Every year, we extract tons of material from the earth to create products that enrich our quality of life, and when we’re finished using those products, most of them are disposed of, and some of that material leaks back into our environment in the form of pollution. If we did a better job of recovering those materials, not only could we better protect our ecosystems, but we could literally do more with less – demanding fewer virgin resources from our planet without bringing our global economy to a standstill.
This sounds like a straightforward idea – use the resources we extract multiple times so that we need less of them. And it’s not a new concept. Recycling and re-using materials has been the focus of many efforts for decades. So why continue to focus on this issue? The short answer: there’s still so much untapped potential in how we use those materials and our resources to help the planet and ourselves, but we need to think differently in order to unlock that potential. In doing so, we could extend the life of our natural resources.
While it may sound simple, reaching the vision of a world where the majority of materials are fully or significantly recovered and can be used to make new products multiple times over (a concept known as Cascading Use) is very challenging. The factors that make recovering material so difficult are embedded in the way our economy functions and are outside the control of any one organization. Right now, there’s no easy way to source secondary materials (those made from recycled or recovered resources) in consistent quantity and quality because they’re not traded in the same way as virgin materials. Add to this that the availability of these materials depends not only on the existence of local recovery programs but also on individuals to participate in them consistently, a system that hasn’t yet taken hold everywhere.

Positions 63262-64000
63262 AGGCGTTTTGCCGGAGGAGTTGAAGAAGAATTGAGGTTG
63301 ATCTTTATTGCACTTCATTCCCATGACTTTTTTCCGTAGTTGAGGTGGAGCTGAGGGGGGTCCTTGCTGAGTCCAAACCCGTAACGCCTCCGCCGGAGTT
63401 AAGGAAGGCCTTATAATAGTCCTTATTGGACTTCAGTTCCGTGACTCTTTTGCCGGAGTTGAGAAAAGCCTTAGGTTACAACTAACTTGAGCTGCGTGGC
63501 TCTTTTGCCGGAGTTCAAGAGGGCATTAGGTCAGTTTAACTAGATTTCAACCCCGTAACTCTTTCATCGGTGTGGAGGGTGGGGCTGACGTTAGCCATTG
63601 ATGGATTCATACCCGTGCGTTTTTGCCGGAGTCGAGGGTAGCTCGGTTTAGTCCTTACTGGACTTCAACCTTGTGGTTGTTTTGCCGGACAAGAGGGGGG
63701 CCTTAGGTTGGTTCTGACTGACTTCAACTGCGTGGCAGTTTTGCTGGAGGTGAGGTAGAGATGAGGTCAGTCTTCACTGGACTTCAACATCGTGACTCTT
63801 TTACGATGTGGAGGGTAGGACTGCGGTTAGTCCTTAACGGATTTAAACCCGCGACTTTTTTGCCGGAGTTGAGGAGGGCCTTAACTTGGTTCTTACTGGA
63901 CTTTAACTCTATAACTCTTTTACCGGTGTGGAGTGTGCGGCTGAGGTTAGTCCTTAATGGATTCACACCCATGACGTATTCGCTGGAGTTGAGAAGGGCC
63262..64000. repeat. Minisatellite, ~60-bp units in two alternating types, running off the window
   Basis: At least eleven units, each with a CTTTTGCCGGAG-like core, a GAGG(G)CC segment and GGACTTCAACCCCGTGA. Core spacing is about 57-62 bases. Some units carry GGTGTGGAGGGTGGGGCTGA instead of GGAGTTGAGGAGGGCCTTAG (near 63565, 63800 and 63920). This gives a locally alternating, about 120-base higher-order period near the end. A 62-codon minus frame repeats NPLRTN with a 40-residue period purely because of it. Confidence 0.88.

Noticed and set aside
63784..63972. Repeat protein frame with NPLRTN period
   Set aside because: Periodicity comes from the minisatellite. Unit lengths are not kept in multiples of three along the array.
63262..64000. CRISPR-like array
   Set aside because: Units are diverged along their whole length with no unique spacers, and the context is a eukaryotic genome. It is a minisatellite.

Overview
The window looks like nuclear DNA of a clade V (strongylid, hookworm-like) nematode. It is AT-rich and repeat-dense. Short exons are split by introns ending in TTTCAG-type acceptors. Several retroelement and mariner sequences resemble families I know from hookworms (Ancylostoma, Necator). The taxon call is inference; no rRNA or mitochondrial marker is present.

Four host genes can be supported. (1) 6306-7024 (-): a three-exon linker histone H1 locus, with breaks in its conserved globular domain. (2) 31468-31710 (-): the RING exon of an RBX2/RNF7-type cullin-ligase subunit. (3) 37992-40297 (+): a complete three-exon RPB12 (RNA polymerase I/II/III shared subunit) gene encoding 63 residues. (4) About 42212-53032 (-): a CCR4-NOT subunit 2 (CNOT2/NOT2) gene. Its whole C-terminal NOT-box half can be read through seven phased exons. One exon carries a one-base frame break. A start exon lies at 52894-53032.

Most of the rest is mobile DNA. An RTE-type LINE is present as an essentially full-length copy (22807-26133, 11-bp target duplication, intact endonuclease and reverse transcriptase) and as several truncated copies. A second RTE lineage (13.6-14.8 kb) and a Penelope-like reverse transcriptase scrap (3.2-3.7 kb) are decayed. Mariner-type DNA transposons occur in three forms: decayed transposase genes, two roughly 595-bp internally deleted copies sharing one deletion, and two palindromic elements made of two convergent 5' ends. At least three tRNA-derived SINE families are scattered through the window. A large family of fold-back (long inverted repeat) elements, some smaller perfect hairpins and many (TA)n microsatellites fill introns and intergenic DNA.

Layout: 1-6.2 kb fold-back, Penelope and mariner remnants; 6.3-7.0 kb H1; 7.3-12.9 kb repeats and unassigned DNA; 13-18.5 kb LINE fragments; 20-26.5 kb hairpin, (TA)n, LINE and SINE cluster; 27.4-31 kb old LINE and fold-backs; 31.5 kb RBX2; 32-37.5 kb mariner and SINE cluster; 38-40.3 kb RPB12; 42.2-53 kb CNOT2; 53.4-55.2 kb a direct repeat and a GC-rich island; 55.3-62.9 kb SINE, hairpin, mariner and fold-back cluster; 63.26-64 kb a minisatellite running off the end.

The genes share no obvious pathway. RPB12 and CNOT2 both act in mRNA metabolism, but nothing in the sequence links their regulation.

This makes the problem tough to tackle on a meaningful scale. That’s why WWF convened a group of organizations to launch the Cascading Materials Vision – a framework of guiding principles for decision making that protects the future wealth of our natural resources. The Cascading Materials Vision aligns many organizations around this common goal in order to provide a platform for reaching the scale needed to unlock the potential of cascading use – and that potential is huge for the planet.
Let’s put some of this in perspective. We all use aluminum. Whether it’s to wrap up leftovers with foil, build the frame of our cars, or to drink our favorite can of soda, aluminum is a regular part of our lives. It takes 95 percent less energy to recycle aluminum and use it again than to extract brand new aluminum. If we all recycled our aluminum, that would lead to incredible savings of money, energy and resources, making it a win for everyone. And yet, even with aluminum cans, a product we all know how to recycle, we only do it 67 percent of the time, according to data released by the Aluminum Association, Can Manufacturers Institute (CMI) and Institute of Scrap Recycling Industries (ISRI) in 2012. If we did a better job recycling and re-using materials we’ve already extracted, we wouldn’t just save energy and resources, we’d also make huge strides toward alleviating the impacts of improper waste management.
By using materials more than once, we can quite literally do more with less. Having better material systems and waste management in place is essential for meeting the pressures of a growing global population and emerging economies that put stressors on our precious ecosystems. For every minute that passes, the equivalent of one dump truck of plastic finds its way into the ocean. This wreaks havoc on our cherished ecosystems and represents an unparalleled missed opportunity to recover resources. We can change this.
The positive impacts of reusing materials are clear. Recycling plastic packaging alone can save $80 to $120 billion annually. Now all we need is a global system in place that makes it easy. That’s what the Cascading Materials Vision will help create, and that’s why we hope more and more organizations will join in making this important work possible. Together, we can turn our vision of a world with better materials management and collaborations that have system-wide scopes into a reality.
Erin Simon is WWF's Deputy Director for Private Sector Engagement, Sustainability R&D.